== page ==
Mic check. Is this thing on?
Some sewing...no blogging...blah blah blah. Y'all know the story. =)
I was actually quite productive in August - having sewn five, YES FIVE, garments. Wut! Since I'm way behind on blogging, I'll just give the highlights of each piece.
Burda 6769 (skirt)
Taking a cue from Nakisha's version, I cut a 16 front, 18 back, and did not make a full seat adjustment Because my denim is fairly stretchy, I probably could have gotten away with a straight 16. Sewing was straightforward - until it was time to sew the back vent. Burda ranks supreme on word salads and the diagram didn't help much because the pattern piece doesn't clearly define what is meant by the 'right side' line. I just winged it; I think it looks okay.
Pardon the wrinkles. I washed the skirt, but didn't iron it.
If I make the skirt again, I'll make a horizontal tuck of about an inch to shorten the front crotch area. I've noticed that Burda bottoms are always too long in this area for me.
Here is a not-too-clear-or-particularly-helpful picture of me wearing the skirt on a boat. The angled side seam is kind of weird, but I love the pegged hem. The skirt is comfortable, but there is definitely room for improvement in fit.
New Look 6648 (knit top)
I've made this top more times than I can count. I cut my usual size 16 and added an inch to the front and back neckline. As drafted, the neckline is really wide, so adding the extra height helps to close it up a bit.
Kwik 3693 (knit cardigan)
This cardigan is part of my first group of patterns for fall sewing. I find that if I want to "sew with a plan," I work best when I focus on no more than five or six pieces. After that, I get bored with the colors and need to find something new.
I traced a medium in the shoulders/neckline and a large everywhere else. I shortened the sleeves ## inches. I did not make a muslin. I probably should have shortened it all around as the length on the dress form looks longer than that on the model. I'll probably always wear it belted.
Simplicity 1321 (skirt)
This is one of two skirts for my fall sewing plan. I've had this pattern in the stash for a while and decided to sew it when I saw this pattern review. Her outfit is simple, yet very stylish. While I didn't make mine in a colorful wool, I definitely plan to do so later.
I cut a straight size 16 and made a 1" full seat adjustment. The skirt was too tight, so I sewed 3/8" seam allowances on all seams - except seam containing the invisible zipper. I had already installed it before realizing that the skirt was too small.
I finished the waist with petersham and lined with black Ambiance Bemberg as usual.
The fabric is a lightweight bouclé and is hanging weirdly here. It didn't look as bad when I tried it on.
I haven't decided on what buttons to use. I'll probably use the one on the one on the left for the sheer fact that I have exactly two of these in the stash. I have three of the one on the right and would feel weird with having one random button left.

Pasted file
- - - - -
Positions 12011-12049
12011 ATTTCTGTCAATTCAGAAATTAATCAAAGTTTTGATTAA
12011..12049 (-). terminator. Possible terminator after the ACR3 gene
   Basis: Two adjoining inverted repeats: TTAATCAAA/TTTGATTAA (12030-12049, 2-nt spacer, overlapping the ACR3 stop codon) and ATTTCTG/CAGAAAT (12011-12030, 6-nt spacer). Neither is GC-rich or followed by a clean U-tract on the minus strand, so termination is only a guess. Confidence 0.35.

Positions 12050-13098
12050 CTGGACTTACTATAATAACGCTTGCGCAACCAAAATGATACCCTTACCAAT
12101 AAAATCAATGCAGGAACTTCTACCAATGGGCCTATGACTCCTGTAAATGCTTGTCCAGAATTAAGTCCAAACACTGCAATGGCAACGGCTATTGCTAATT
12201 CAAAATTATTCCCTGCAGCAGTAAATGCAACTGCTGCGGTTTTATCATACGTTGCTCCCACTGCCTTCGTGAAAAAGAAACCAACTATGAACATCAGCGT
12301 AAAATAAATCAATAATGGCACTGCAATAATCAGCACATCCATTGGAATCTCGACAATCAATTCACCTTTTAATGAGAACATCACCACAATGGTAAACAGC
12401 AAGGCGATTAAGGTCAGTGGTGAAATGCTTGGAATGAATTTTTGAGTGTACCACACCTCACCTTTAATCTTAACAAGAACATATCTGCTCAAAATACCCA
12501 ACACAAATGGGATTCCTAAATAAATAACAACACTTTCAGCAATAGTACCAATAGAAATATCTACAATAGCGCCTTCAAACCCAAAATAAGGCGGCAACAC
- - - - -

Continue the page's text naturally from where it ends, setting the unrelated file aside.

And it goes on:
Ugh those seams! I swear I pressed them. Must be the polyester.
New Look 6053 (skirt)
The second skirt is a new favorite. This pattern is super simple with only two pattern pieces (four if you include the facings).
Again this is a straight size 16 with 1" full seat adjustment. I didn't include the facings, finished the waist with petersham, and inserted a lining. The fabric is also polyester bouclé.
I have a love-to-hate relationship with polyester. It can be terribly hot and sticky and pill horribly, but it's washable. As I usually am covered in chalk by the end of the day, I need more clothes that I can toss in the washer.
Upcoming Sewing Plans
To finish up this mini wardrobe plan, I hope to make these:
Simplicity 1072 (knit top with sequined front panel)
Simplicity 2599 (sleeveless tank with three-tiered ruffled front)
McCall's 6654 (double knit skirt)
New Look 6301 (knit dress)
Because I know I can put off things that are challenging, I started working on the knit sequined top first. I have never sewn with sequined fabric before and was intimidated by all the prep work. Most info I found on sewing sequined fabric suggested removing the sequins from the seam allowance first and sewing as normal.
There are 5,974,842 sequins less than 1/8" in diameter in the seam allowance. I tried to pick out some sequins on a scrap piece of fabric and nearly lost my mind. I took the same scrap to my sewing machine and sewed very slowly using the sharpest needle I had, a straight stitch, and then a small zigzag stitch. And you know what? It worked. I didn't break any needles and no sequins came flying out from under the presser foot.
Picking all those sequins? So not happening.
If I work really hard (read: at all), I can finish the top today and post pictures tomorrow. t's also the last weekend of freedom before...dun dun dun...school starts. So I might chillax and watch Netflix. =)
Until next time, peace!